What to Expect at Forensic and Medical Services (FMS)
Preparing Your Child
The Investigator (Law Enforcement and/or Child Welfare Services) will coordinate with you to schedule the appointment. Do not discuss the case in your child’s presence or question your child further about the concerns. Listen if your child wants to talk and document what your child shares. Before the appointment, let your child know that they are going to a safe and friendly place to talk to someone more about what may have happened. Children frequently interpret emotion as being directed at them, so remaining emotionally neutral is important so they don’t feel as if they’ve done something wrong. Children should be reminded that they are not in trouble and should always tell the truth.
When you arrive for the forensic interview and/or medical exam, you will pull into the parking lot and be given a parking ticket. This ticket can be validated when you check in at the Chadwick Center lobby on the 5th floor.
The Forensic Interview
Forensic Interviews are conducted by professionals who have special training and experience in talking with children. The Interviewer will introduce themselves to your family and spend some time privately with the caregiver and multidisciplinary team to get more information prior to meeting with the child. Caregivers are not allowed in the interview or observation room to preserve the integrity of the investigation.
Children will be brought back to child-friendly rooms and speak 1:1 with the Interviewer. The investigative team will watch from another room through recording equipment. The caregiver has the option to speak with a Family Advocate during the interview to discuss any resource needs the family might have, including the need for therapy services. An average interview lasts about 45 minutes, but can be shorter or longer depending on the age of your child and their comfort participating in the interview.
After the interview, the investigators may be able to give you feedback about the interview and what will happen next in the investigation. You should plan to be at the Chadwick Center for approximately 2 hours for the entire forensic interview appointment.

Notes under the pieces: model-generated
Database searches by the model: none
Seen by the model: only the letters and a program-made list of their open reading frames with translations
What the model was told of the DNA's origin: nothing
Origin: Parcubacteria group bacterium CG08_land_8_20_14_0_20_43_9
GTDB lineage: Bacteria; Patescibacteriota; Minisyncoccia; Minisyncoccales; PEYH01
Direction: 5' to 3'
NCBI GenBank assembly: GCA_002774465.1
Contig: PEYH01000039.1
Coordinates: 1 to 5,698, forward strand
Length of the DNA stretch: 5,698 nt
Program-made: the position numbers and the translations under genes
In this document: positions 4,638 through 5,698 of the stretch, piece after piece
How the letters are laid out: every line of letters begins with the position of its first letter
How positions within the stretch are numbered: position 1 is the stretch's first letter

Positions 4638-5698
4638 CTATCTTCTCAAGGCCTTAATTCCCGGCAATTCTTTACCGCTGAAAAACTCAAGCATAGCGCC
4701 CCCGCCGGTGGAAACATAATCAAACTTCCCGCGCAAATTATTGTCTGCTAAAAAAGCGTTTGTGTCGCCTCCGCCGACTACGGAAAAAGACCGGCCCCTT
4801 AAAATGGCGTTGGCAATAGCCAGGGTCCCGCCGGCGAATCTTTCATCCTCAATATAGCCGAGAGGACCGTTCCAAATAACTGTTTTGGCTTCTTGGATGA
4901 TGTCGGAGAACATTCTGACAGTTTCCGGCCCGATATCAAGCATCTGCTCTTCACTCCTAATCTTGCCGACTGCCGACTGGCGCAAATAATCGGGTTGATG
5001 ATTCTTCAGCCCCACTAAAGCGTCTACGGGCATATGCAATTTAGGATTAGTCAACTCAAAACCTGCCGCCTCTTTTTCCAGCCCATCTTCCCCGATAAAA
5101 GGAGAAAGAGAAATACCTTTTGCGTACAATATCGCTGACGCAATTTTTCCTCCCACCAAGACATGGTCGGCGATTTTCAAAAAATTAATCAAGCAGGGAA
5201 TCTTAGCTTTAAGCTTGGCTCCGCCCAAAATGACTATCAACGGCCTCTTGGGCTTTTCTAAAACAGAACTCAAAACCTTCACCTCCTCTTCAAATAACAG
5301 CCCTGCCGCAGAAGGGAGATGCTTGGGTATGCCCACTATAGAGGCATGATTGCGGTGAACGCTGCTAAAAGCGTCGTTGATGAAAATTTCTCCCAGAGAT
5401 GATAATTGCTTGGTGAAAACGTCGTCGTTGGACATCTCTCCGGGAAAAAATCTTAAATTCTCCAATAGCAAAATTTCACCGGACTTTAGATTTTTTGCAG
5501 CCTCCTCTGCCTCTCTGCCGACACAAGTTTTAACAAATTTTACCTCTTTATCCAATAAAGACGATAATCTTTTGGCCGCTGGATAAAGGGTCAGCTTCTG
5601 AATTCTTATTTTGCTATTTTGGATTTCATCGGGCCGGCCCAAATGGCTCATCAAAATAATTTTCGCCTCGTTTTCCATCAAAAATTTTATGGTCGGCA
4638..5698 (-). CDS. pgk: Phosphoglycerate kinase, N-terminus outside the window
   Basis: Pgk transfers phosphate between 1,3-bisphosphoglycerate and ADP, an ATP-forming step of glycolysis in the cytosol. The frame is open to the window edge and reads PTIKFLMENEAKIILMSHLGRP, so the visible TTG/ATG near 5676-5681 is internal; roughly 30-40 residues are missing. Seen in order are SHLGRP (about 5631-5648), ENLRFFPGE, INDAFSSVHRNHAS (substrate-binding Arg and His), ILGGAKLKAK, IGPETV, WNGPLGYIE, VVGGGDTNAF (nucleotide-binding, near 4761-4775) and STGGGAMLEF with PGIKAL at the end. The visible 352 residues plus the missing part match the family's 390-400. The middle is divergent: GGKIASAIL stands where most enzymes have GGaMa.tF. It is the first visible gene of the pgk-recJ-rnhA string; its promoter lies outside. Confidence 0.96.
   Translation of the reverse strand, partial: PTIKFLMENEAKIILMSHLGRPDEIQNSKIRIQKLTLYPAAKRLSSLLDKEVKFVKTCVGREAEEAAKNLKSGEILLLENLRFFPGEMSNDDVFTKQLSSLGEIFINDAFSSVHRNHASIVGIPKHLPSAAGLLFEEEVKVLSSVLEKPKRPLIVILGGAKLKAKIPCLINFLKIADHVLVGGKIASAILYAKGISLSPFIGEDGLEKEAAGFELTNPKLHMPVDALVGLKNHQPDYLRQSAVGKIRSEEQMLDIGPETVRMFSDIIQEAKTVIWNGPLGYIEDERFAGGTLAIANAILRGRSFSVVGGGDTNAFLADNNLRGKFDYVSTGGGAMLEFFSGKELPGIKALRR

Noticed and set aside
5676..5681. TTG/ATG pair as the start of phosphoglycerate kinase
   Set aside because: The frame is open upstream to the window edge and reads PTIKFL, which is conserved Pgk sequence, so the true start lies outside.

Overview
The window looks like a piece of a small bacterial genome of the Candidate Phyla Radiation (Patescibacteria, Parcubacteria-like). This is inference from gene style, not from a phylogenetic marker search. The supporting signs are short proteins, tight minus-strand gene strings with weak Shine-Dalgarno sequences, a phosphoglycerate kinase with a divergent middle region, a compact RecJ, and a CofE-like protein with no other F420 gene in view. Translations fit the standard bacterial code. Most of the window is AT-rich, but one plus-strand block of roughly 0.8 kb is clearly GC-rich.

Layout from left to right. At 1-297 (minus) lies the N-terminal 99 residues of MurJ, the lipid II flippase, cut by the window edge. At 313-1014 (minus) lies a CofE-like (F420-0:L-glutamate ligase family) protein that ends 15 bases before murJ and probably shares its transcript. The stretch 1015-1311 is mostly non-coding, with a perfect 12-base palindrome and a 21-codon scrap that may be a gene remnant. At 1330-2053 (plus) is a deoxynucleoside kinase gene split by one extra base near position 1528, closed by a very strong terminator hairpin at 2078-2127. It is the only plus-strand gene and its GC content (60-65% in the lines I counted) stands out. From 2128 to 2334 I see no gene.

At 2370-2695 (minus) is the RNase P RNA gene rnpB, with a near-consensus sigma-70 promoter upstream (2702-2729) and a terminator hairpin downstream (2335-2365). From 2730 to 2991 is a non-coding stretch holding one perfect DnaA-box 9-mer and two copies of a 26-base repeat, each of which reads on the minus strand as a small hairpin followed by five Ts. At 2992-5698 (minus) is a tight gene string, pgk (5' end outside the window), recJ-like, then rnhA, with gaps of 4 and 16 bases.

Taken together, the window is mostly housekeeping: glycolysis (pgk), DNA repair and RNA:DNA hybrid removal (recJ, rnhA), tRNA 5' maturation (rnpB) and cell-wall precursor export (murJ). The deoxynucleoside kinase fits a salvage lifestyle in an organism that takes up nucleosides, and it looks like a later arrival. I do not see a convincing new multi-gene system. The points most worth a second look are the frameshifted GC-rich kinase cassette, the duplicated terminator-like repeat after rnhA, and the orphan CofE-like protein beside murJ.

The Medical Exam
It is recommended that all children who may have been sexually or physically abused receive a medical exam by a Child Abuse Pediatrician.
The head-to-toe exam is like a regular doctor’s check up in many ways and is not painful. Each part of the process is thoroughly explained and additional medical history is gathered. Children are never forced to undergo an examination and can stop at any point. Verbal consent (age 12 and older) or assent (under age 12) is always obtained.
Medical staff are able to answer any questions you may have, as well as provide follow up recommendations or other referrals. The caregiver has the option to speak with a Medical Team Social Worker or Family Advocate at the time of the exam to discuss any resource needs the family might have, including the need for therapy services.
Children have the right to choose their support person and can choose whether or not to have the parent in the room during the exam. If the child does not want the parent in the room, a chaperone will always be present with the medical provider in those cases. For kids ages 12 and above, medical information given to the provider is protected and cannot be released without the child’s consent.
Common Responses After a Forensic Interview or Medical Exam
Children who have experienced trauma respond to the forensic interview or medical exam in a variety of ways. Some children exhibit no/few symptoms or behaviors before or after the service, while others can appear distressed or may be relieved. Caregivers may also find it difficult to cope, not only with the traumatic event and their child’s reactions, but also with their own feelings about the trauma and the investigative process. We encourage ALL caregivers to get support from trusted family, friends and/or professional therapists so they can be better sources of support for their children.
At the time of service (and after), we can help families with referrals and resources. If your child experiences thoughts/actions of harming themselves or others, call 9-1-1 for immediate assistance or drive your child to the nearest hospital (if safe to do so). You may also call the San Diego Access and Crisis Line at 888-724-7240.
- Fear and anxiety – worry is the most common symptom and can look like hyperactivity, difficulty concentrating, separation anxiety, acting clingy, more emotional (sleep, appetite and toileting changes are also common)
- Strange or bizarre behavior – acting out of the ordinary, disconnected or zoned out, flashbacks of the traumatic event
- Avoidance – avoiding thoughts or reminders of the traumatic event (sadness, withdrawal and/or refusal to interact with others)
- Sexualized behaviors – most children show some kind of sexualized behaviors out of curiosity, but it can be problematic if it is persistent, disruptive to others and/or resistant to redirection
- Aggression – anger and physically acting out
- Difficulty relating to others – trouble with relationships and/or maintaining age-appropriate boundaries
What You Can Do to Help Manage Symptoms
- Make your home calm and free of violence, frequent arguing, etc.
- Keep a consistent routine
- Prepare kids in advance for any changes or new experiences
- Provide extra attention, comfort and encouragement
- Be flexible to the individual needs of the child
- Follow their lead and be patient
- Know your child’s triggers and help them to regulate with breathing, relaxing activities, reassurance, etc.
- TAKE CARE OF YOURSELF! Your history of trauma and feelings about your child’s experience can influence how they cope. Seek support for yourself if you need it and remember that you are the expert on your child.
Phone: (858) 966-4011, press Option 1 for FMS, and option 1 again
Clinic Hours: 8AM – 5PM